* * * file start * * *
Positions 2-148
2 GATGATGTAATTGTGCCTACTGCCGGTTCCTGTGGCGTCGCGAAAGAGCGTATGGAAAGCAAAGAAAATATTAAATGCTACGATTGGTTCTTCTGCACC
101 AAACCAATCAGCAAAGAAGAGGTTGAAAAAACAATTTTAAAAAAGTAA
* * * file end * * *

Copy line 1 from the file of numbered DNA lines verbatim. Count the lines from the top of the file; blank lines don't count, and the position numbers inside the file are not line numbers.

Positions 2-148